Waste service update - September 2019

Cllr John O'Shea, Cabinet Member for Street Scene and Parks, has issued an update on waste services in Birmingham...

At the end of August, we staged a “Love Your Street” day in Alum Rock. Over thirty officers from across the council and partners were out on Alum Rock Road, tackling a whole range of issues with the public and businesses. We had urgent repairs carried out to highways faults, spoke to traders about their legal duties around commercial waste, encroachment onto the pavement and food health and safety.

Crews removed almost 4 tonnes of waste from the street, carried out bag searches of suspected trade waste and we had an education stand to advise residents on recycling. You may even have seen the positive coverage on ITV and BBC WM as well as Birmingham Updates. The intention is to repeat this exercise across the year at similar hotspots.

On the same day, we also crushed two vehicles seized from fly-tippers. In both cases, the vehicles were unroadworthy and scrapping them was the only affordable option. One of them was the skip lorry used by a criminal who dumped 11 tonnes of waste in Handsworth and was sentenced to prison for that serious offence. Where we have evidence, the council will seek to prosecute offenders – but getting evidence that we can place before a court can be challenging, for understandable reasons.

One thing that did come out of the Alum Rock visit was the lack of knowledge of residents about the service available at the HRCs across the city. Officers were genuinely surprised at how many people didn’t know that they could get rid of waste for free at these sites, so I'd urge everyone to promote them to their family, friends, relatives and neighbours. The council website has full details at:

https://www.birmingham.gov.uk/hrc

The independent inquiry into the waste service is gathering data and views from the public. They met a panel of members of the public on Monday and have also met with the unions. They will be meeting with staff members and will also be holding a workshop with the relevant Overview and Scrutiny members. The report is scheduled for the Cabinet meeting at the end of October.

The £12 million investment in new vehicles cleared call-in before the summer break and the procurement process is moving. Demonstration vehicles are out with crews for assessment and the intention is to be able to start placing orders in October. It is likely that we’ll see the first new vehicles in the late spring of 2020.

As a result of the work carried out by staff across the service to improve collection rounds, missed collections reached a twelve-month low in August, but in the past three weeks, we have suffered from problems with vehicle breakdowns and staff absence. Two new long-term hire vehicles were delivered to our Redfern Road depot this week to help with the breakdown problems there. The depots are currently recovering those missed collections and the number of dropped roads has fallen significantly.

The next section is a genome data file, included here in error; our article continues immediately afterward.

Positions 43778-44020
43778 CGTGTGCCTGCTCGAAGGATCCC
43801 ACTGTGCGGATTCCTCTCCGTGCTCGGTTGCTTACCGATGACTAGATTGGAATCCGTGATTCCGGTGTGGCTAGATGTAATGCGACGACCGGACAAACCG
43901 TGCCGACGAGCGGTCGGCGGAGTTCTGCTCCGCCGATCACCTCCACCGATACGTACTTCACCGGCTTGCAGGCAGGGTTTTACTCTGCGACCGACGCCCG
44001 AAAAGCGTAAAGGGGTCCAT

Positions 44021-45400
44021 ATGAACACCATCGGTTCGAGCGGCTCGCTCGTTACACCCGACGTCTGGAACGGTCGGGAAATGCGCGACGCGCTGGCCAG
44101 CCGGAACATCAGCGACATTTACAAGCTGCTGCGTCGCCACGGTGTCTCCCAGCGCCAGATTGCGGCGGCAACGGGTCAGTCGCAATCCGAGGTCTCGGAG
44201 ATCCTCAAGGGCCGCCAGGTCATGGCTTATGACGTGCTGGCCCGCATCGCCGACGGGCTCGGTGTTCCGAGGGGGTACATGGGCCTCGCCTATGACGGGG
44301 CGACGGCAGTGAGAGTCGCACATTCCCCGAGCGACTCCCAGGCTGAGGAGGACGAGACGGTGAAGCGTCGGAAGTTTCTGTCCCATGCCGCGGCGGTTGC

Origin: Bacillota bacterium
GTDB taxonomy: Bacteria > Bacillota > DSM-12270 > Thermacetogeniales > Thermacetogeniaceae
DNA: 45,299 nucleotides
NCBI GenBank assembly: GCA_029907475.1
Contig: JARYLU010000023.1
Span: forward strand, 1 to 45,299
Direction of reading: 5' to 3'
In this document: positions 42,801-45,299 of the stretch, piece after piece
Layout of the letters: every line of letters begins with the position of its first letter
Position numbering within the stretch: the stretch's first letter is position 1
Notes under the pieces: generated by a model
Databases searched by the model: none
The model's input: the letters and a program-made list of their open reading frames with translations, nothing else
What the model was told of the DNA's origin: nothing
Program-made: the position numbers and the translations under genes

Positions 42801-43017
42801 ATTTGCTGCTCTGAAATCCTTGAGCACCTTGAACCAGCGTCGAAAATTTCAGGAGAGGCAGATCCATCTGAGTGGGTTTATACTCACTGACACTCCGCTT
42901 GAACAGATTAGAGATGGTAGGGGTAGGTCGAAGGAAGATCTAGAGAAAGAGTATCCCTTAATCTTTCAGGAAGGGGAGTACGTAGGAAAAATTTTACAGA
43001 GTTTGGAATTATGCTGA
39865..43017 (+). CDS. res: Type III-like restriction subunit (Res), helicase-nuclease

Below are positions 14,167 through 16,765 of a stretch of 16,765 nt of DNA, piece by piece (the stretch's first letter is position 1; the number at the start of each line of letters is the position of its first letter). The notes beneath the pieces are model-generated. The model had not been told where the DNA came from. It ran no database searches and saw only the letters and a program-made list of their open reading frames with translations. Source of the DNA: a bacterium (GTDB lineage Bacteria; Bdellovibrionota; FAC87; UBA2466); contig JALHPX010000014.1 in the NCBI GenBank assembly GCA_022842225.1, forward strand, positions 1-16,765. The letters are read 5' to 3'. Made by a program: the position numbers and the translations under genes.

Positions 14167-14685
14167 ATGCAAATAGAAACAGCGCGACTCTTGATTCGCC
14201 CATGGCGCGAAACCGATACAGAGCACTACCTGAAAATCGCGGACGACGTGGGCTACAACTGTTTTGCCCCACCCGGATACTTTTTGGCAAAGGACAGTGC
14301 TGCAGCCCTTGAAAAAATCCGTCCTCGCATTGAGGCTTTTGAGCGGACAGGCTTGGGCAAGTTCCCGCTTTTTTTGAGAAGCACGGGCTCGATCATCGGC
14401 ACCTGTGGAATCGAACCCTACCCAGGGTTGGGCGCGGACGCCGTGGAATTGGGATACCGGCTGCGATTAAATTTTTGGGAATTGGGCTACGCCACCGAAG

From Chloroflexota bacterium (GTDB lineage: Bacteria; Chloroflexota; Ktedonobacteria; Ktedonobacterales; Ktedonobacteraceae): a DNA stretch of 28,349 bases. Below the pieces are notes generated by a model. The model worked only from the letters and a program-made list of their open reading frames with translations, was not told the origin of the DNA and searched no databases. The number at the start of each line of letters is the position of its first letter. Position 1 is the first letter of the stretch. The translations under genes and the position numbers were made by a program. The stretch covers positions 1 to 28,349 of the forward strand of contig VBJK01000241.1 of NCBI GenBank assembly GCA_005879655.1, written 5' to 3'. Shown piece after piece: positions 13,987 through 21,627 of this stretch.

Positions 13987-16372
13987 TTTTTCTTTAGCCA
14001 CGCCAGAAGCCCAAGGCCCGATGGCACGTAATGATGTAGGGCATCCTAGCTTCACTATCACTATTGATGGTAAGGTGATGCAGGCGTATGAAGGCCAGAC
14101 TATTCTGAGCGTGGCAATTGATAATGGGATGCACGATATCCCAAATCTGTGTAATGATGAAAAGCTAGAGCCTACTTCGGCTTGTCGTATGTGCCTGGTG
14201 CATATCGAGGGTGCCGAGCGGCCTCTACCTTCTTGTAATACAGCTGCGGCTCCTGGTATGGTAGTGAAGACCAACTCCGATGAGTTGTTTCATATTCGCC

Very few roads are being dropped as a result of the crews running out of time, so it looks as though the round sizes and restructuring are broadly working. There have been a few issues across the city with roads being closed as a result of road works or other safety issues and it has proved impossible to get the large wagons safely up the roads, so these are having to be served by our smaller alley cat vehicles.

Over the next few years, the fleet will move to smaller vehicles and away from the 26-tonne wagons currently being used, which will increase the flexibility of the fleet to cope with our modern, congested city streets.

Meetings continue with the unions and I’m about to start on another round of visits to the depots to keep in touch with the crews and the street cleansing teams.

You will have seen coverage of a report from the Local Government Ombudsman in the past few weeks, highlighting a number of cases where the city council failed in terms of waste collection and  complaint handling. Cases do take some time to work through the complaints process, so these are historic in nature. I know that work is ongoing in the customer service team to improve their process, but the reality is that resolving the problems with the waste service will take pressure off the customer service team.

As I said at the start when taking on this role, fixing this service is not an overnight task, but progress is definitely being made across the service. We are not where we need to be, by any measure, but the number of dropped roads has halved on where it was in May and will continue to fall.

I hope that this helps you keep your residents up to date with the work being done across this part of the portfolio to improve this service.

This blog was posted on 18 September 2019

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